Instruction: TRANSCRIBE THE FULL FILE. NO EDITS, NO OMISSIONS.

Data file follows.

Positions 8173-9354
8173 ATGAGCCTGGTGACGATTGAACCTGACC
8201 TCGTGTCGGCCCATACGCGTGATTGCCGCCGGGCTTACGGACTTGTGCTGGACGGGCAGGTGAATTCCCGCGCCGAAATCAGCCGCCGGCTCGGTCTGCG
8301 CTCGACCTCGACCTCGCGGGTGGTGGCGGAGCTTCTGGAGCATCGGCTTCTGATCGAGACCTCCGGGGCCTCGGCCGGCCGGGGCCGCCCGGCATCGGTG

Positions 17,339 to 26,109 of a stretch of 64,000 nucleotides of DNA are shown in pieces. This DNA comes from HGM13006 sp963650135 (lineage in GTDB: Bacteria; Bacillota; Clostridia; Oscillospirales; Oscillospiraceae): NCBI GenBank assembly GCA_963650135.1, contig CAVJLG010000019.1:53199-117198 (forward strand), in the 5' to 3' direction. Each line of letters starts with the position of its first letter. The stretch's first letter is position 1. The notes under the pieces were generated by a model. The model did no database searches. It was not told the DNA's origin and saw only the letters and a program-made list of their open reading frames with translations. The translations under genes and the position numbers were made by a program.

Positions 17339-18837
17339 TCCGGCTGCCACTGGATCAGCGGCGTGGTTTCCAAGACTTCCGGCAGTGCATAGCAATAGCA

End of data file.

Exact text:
Positions 8173-9354
8173 ATGAGCCTGGTGACGATTGAACCTGACC
8201 TCGTGTCGGCCCATACGCGTGATTGCCGCCGGGCTTACGGACTTGTGCTGGACGGGCAGGTGAATTCCCGCGCCGAAATCAGCCGCCGGCTCGGTCTGCG
8301 CTCGACCTCGACCTCGCGGGTGGTGGCGGAGCTTCTGGAGCATCGGCTTCTGATCGAGACCTCCGGGGCCTCGGCCGGCCGGGGCCGCCCGGCATCGGTG

Positions 17,339 to 26,109 of a stretch of 64,000 nucleotides of DNA are shown in pieces. This DNA comes from HGM13006 sp963650135 (lineage in GTDB: Bacteria; Bacillota; Clostridia; Oscillospirales; Oscillospiraceae): NCBI GenBank assembly GCA_963650135.1, contig CAVJLG010000019.1:53199-117198 (forward strand), in the 5' to 3' direction. Each line of letters starts with the position of its first letter. The stretch's first letter is position 1. The notes under the pieces were generated by a model. The model did no database searches. It was not told the DNA's origin and saw only the letters and a program-made list of their open reading frames with translations. The translations under genes and the position numbers were made by a program.

Positions 17339-18837
17339 TCCGGCTGCCACTGGATCAGCGGCGTGGTTTCCAAGACTTCCGGCAGTGCATAGCAATAGCA